Ronnie Biggs - the Great Train Robber - to stay in jail (News Feature)
By Anna Tomforde Jul 1, 2009, 16:30 GMT
London - When he gave himself up to Scotland Yard detectives after 36 years on the run, Ronald (Ronnie) Biggs announced that his only wish was to down a pint of bitter in an English pub.
But his voluntary surrender in 2001 did not move the British authorities to grant The Great Train Robber his simple wish.
On Wednesday, more than 8 years on, the government refused to grant the ailing 79-year-old parole on the grounds that he was 'unrepentant.'
Biggs' poor health makes it unlikely that he will ever be able to visit his favourite pub in his home town of Margate, and makes his death in prison a near certainty.
His family had hoped that Biggs would spend his 80th birthday next month in freedom, united with them.
The reasoning given by British Justice Secretary Jack Straw for refusing parole, despite a recommendation to the contrary from the parole board, was littered with words smacking of bitterness and a sense of revenge.
Biggs, said Straw, would have been a 'free man many years ago' if he had not escaped from jail and chosen to serve his sentence. 'The legal system in this country deserves more respect than this,' said Straw.
The words reflect the deep-seated hurt felt by the British establishment over Biggs' spectacular prison escape in 1965, his success in evading capture for decades and the embarrassment he caused the authorities in the process.
Back in 1964, Biggs and 11 of his accomplices were given prison sentences totalling 307 years - the longest in British criminal history - for their audacious robbery of an overnight Glasgow-to-London mail train in August, 1963.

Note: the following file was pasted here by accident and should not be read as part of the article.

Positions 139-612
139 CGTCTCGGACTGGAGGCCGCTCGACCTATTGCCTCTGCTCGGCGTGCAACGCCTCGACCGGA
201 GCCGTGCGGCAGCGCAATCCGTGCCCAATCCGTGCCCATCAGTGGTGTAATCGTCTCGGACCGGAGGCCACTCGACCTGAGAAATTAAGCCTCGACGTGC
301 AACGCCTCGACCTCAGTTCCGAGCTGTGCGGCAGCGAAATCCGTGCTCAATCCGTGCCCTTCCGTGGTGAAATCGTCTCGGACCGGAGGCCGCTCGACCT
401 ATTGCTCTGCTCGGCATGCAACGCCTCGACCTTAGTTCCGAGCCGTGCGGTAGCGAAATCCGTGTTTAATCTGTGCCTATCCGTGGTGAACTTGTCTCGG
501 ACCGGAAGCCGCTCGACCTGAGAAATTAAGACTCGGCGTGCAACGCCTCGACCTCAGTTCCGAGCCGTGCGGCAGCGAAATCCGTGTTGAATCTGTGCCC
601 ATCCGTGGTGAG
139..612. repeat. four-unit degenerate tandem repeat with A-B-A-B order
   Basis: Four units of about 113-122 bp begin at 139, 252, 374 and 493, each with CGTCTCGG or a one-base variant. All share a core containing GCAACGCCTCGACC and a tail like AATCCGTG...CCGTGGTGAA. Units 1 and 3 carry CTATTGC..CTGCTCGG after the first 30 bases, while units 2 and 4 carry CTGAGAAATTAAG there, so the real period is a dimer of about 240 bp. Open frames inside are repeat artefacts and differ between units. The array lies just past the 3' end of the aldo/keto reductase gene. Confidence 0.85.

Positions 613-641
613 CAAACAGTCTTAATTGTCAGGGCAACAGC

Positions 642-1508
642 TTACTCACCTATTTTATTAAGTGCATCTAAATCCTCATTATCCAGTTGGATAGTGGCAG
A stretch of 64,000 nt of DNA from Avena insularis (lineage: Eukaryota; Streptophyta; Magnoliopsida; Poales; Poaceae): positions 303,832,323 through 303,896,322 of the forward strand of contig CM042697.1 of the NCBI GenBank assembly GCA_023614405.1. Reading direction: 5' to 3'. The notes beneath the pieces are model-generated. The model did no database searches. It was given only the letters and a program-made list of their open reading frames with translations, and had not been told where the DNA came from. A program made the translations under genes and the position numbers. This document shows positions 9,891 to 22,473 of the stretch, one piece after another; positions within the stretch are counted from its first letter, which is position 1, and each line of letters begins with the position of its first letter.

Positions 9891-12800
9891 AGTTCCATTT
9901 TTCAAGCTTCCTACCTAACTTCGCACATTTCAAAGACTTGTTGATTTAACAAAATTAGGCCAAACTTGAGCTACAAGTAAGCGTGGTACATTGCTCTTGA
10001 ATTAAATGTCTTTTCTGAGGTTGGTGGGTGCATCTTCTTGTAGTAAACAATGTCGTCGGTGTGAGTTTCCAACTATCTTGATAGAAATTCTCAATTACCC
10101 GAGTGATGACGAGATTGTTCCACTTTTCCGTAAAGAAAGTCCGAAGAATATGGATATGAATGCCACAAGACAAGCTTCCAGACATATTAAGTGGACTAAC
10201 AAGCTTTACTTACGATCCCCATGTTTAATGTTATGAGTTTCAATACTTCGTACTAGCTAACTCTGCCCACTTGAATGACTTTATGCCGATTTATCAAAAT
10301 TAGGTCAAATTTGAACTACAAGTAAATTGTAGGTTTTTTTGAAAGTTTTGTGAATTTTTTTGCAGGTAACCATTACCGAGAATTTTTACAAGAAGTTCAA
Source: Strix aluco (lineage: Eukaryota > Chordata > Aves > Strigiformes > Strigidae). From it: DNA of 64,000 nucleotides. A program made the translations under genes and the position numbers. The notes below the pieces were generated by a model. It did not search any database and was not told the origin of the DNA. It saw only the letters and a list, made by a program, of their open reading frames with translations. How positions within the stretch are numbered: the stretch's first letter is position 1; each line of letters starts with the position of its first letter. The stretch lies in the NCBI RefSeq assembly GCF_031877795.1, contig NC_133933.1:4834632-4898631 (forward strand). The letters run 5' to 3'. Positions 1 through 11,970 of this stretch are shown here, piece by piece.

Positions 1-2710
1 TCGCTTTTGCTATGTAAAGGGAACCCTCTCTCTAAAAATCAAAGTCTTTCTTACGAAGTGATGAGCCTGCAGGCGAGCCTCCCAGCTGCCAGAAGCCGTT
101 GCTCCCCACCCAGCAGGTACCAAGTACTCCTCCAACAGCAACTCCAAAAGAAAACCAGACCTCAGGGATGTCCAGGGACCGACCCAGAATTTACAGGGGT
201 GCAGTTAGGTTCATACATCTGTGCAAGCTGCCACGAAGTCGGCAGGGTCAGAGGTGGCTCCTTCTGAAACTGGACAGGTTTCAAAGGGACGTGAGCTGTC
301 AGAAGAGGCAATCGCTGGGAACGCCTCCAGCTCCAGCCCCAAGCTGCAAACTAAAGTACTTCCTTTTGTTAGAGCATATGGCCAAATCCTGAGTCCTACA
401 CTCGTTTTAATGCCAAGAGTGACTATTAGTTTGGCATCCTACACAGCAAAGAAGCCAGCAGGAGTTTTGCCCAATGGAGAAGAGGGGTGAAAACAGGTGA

Their haul of 2.6 million pounds was a record at the time, but it was the scale and style of the heist that captivated Britain in an era that tended to make celebrities out of high profile criminals.
The gang, taking inspiration from the rail robberies of the Wild West, raided the train wearing ski masks and helmets, coshed its driver with an iron bar and made off with 120 bags of bank notes.
After having served just 15 months of a 30-year-prison term, Biggs escaped from Wandsworth prison in London by scaling a wall with a rope ladder and jumping onto an open-top furniture van. It had a mattress inside to break the fall.
He initially fled to Spain, with his wife Charmaine and two sons, where he underwent elaborate plastic surgery before moving to Australia.
When Scotland Yard tracked his hideaway there in 1970, Biggs escaped to Brazil, which had no extradition treaty with Britain.
In 1974, Scotland Yard detective Jack Slipper, who spent his career trying to track Biggs down, arrested the fugitive in Rio. But once again Biggs was able to evade British justice.
This time he successfully argued against extradition because he had fathered a son, Michael, with his Brazilian nightclub stripper girlfriend, Raimunda Rothen, whom he later married in prison in Britain in 2002.
Slipper, who wrote a book about his attempts to put Biggs behind bars, admitted he had a sneaking admiration for him. 'I don't know if I'd go so far as to say I liked him after reading the book,' he said.
'But I admit he's a likeable character - the sort of person whose company I'd enjoy if we met, say on holiday.'
Biggs cheated arrest again in 1977 when he went on-board a British frigate - docked in Rio - for a drinks party.
Efforts by Britain to get him back finally ended in 1997 when the Brazilian authorities ruled that too many years had passed since the robbery for Biggs to be handed over.
On August 8, 1999, Biggs celebrated his 70th birthday with a poolside party in Brazil attended by a rogues' gallery of his infamous friends, including Bruce Reynolds, leader of the train robbers' gang.
When finances ran short Biggs used to raise money by selling T-shirts of himself to tourists and locals in Brazil.
He recorded No One is Innocent for punk rockers The Sex Pistols in 1978 and published an autobiography, Odd Man Out.
Even the film world got a piece of Biggs, when the Great Train Robbery was immortalised in the movie Buster, starring Phil Collins.